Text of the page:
Course Syllabus for "ME103: Thermodynamics"
There are many different ways that you can go about solving engineering problems. One of the most important methods is energy analysis. Energy is a physical property that allows work of any kind to be done; without it, there would be no motion, no heat, and no life. You wouldn’t be able to get out of bed in the morning, but it wouldn’t matter, because there would be no sun. Without energy, our world would not exist as it does. Thermodynamics is the study of energy and its transfers though work. It is the link between heat and mechanical exertion. Once you have a solid grasp on thermodynamic concepts, you should be able to understand why certain mechanisms (such as engines and boilers) work the way they do, determine how much work they can put out, and know how to optimize these power systems. A thorough understanding of thermodynamics is crucial to any career that focuses on HVAC systems, car engines, or renewable energy technology. This course will focus on the fundamentals of thermodynamics, including the First and Second Laws, thermodynamic properties, ideal gases, and equations of state. We will also take a brief look at power cycles so that you understand how these basic concepts apply to real-world situations (i.e. how they pertain to a steam power plant or your refrigerator). You should note that this class is problem-heavy. Over the course of the semester, you will be exposed to a number of examples that have been designed to provide you with a visual understanding of the subject matter. The concepts you learn in this course will serve as the basis for more advanced courses—Heat Transfer (ME204) and Thermal-Fluid Systems (ME303)—that will ask you to perform in-depth and working assessments of engineering problems.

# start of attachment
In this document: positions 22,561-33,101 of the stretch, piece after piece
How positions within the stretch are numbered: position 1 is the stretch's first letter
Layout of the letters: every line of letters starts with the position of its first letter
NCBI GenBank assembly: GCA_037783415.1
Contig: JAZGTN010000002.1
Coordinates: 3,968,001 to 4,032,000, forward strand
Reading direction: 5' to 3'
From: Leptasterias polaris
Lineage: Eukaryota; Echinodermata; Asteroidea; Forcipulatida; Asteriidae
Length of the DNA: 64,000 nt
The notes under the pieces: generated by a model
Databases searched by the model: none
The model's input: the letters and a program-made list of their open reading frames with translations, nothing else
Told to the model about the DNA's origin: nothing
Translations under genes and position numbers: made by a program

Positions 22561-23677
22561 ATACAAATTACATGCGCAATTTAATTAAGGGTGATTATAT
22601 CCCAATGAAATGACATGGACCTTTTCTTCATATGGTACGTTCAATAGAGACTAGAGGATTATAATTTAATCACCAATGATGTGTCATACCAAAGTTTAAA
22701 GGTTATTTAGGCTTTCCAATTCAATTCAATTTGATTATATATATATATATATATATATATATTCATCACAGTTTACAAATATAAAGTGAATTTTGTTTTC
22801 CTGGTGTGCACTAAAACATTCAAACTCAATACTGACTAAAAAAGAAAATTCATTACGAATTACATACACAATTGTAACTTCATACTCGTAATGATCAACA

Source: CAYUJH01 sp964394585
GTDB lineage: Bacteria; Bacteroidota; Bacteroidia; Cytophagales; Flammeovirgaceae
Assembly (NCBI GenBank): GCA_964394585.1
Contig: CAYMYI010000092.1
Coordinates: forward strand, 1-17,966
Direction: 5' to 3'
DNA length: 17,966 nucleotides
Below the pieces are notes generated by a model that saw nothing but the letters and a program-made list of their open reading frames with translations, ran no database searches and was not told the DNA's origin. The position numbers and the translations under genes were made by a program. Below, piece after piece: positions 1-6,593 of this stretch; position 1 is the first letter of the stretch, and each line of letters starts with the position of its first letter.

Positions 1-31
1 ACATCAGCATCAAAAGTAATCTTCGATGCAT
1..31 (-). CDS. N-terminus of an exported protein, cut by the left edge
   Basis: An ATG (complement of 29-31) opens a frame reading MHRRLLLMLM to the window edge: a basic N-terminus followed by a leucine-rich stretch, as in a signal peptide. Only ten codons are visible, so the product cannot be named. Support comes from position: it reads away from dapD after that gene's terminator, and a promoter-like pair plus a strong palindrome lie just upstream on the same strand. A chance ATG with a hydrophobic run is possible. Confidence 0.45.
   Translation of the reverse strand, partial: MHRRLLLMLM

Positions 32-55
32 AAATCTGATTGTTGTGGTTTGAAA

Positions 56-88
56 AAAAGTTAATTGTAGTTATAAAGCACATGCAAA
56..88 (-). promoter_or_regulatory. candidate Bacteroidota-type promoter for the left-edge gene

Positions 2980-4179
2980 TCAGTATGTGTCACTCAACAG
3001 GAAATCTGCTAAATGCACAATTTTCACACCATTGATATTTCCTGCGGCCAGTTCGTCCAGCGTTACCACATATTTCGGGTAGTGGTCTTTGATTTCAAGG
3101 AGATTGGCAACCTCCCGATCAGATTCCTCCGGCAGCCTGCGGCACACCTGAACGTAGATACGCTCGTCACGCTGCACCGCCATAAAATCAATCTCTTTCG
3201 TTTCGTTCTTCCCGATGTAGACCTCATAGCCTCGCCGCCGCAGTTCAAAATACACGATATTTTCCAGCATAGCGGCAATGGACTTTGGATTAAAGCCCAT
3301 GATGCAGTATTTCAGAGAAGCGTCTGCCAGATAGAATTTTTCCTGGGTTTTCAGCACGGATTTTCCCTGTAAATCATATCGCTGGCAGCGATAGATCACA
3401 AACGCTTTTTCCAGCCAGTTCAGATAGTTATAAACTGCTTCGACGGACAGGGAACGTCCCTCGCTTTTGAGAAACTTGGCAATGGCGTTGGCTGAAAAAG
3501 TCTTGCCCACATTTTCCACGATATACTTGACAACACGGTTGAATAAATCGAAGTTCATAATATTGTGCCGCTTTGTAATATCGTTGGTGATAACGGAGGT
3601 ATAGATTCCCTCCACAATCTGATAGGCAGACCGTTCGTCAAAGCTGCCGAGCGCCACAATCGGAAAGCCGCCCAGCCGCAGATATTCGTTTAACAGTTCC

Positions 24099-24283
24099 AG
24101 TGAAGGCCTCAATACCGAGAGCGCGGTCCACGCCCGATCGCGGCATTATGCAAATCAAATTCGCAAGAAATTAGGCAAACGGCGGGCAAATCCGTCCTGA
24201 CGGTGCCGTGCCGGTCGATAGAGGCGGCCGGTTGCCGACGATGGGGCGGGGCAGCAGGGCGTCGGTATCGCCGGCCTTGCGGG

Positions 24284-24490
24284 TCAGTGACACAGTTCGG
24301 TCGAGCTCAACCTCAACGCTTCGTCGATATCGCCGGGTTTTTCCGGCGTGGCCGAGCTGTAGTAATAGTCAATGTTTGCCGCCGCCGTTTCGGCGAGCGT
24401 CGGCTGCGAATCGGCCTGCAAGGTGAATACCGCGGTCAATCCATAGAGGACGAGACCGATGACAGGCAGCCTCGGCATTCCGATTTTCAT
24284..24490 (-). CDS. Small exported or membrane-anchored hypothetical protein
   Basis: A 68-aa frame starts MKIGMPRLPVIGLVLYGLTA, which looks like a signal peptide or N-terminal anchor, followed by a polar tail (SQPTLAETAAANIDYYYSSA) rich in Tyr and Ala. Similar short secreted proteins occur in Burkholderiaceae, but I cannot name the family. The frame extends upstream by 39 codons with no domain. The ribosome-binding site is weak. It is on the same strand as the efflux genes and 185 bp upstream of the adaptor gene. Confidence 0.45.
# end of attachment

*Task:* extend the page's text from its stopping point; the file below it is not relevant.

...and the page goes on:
Upon successful completion of this course, the student will be able to:
- Identify and use units and notations in thermodynamics.
- State and illustrate the first and second laws of thermodynamics.
- Identify and explain the concepts of entropy, enthalpy, specific energy, reversibility, and irreversibility.
- Apply the first and second laws of thermodynamics to formulate and solve engineering problems for (i) closed systems, (ii) open systems under steady-state and transient conditions, and (iii) power cycles.
- Use thermodynamic tables, charts, and equation of state (e.g. the ideal gas law) to obtain appropriate property data to solve thermodynamics problems.
In order to take this course, you must:
√ Have access to a computer.
√ Have continuous broadband Internet access.
√ Have the ability/permission to install plug-ins or software (e.g. Adobe Reader or Flash).
√ Have the ability to download and save files and documents to a computer.
√ Have the ability to open Microsoft files and documents (.doc, .ppt, .xls, etc.).
√ Have competency in the English language.
√ Have read the Saylor Student Handbook.
Welcome to ME103. Below, please find some general information on the
course and its requirements.
Course Designers: Tuan Dinh and Thi Dang
- Professor J. M. Powers’ Lecture Notes on Thermodynamics
- North Carolina State University: Professor Boles' Lecture Notes on Thermodynamics
- IIT Kharagpur Lecture Series on Applied Thermodynamics: Professor P.K.Das
Requirements for Completion: Completion of all readings,
assignments, and assessments.
Table of Contents: You can find the course's units at the links below.